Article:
Monday, November 14, 2016


I grow vegetables in raised beds because I grew tired of fighting my heavy clay soil. One aspect of raised beds is they can be moved. Some may consider this an asset while others would disagree. In general, I haven't moved them... much. But this year I decided to reduce the footprint of the vegetable garden. One way to do that was to butt the beds up against each other instead of maintaining a path all around each one.

Before (pic from last year)

While my SO helped me rearrange the beds, I joked that this was the LAST TIME we would do this. Well, ha-ha. A few days later, I decided the new configuration needed some tweaking. We are relocating the gate into the garden as well. The reduction in paths would mean that after entering the garden through the gate, one would have to walk all the way to the end of the beds to get across the garden, a real pain if one were, say, pushing a wheel barrow full of manure.


I wasn't sure how my SO would greet the idea of moving beds *again*. Fortunately, my son was willing to open up a path in the offset middle. Now gardener and accouterments can take a short cut to the back.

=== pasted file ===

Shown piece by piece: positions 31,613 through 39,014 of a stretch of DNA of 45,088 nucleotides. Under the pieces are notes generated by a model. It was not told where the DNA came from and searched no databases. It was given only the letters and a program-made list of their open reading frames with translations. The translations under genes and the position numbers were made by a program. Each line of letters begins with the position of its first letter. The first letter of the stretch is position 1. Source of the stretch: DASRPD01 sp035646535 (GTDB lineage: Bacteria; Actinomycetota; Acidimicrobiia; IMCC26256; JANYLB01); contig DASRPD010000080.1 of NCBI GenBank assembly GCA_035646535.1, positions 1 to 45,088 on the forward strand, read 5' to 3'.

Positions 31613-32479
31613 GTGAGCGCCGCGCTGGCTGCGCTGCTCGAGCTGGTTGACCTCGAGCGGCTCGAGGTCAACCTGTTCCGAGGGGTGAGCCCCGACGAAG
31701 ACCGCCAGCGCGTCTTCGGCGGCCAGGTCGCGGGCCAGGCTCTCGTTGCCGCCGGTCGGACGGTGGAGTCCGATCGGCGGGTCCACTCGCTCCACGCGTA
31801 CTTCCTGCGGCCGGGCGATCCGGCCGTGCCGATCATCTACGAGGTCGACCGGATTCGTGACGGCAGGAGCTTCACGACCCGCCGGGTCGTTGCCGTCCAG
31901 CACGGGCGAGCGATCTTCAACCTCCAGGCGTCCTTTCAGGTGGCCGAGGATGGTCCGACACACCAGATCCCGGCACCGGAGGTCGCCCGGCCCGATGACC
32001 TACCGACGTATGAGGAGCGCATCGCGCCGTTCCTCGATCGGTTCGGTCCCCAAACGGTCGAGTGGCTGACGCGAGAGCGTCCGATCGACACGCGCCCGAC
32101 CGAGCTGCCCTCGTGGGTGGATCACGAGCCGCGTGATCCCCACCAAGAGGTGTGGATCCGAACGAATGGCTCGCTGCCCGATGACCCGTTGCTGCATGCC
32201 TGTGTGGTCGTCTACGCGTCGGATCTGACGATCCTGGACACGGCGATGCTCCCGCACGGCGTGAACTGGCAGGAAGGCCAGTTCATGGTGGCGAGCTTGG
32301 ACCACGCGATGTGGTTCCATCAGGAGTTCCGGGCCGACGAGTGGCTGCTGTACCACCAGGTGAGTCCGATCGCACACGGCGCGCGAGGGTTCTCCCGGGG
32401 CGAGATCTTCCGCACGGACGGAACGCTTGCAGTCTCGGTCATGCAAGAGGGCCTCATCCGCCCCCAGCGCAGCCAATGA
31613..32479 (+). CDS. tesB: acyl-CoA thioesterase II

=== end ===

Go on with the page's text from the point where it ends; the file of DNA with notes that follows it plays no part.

Wide path installed

Even this big boy, a gift from my SO, will fit.

A side note: While moving the beds, we discovered that even though they are made from cedar, the beds are starting to rot where they are in contact with the ground. Very disappointing.


Jason said...

That looks like a big job!

CommonWeeder said...

Your comment about the cedar is timely for me. We are thinking about making a raised bed that is at least 36 inches high in a wet spot. I'm been considering putting the wood on top of cement blocks. The bottom layer of fill for the raised bed will be hay bales and I won't care if they show.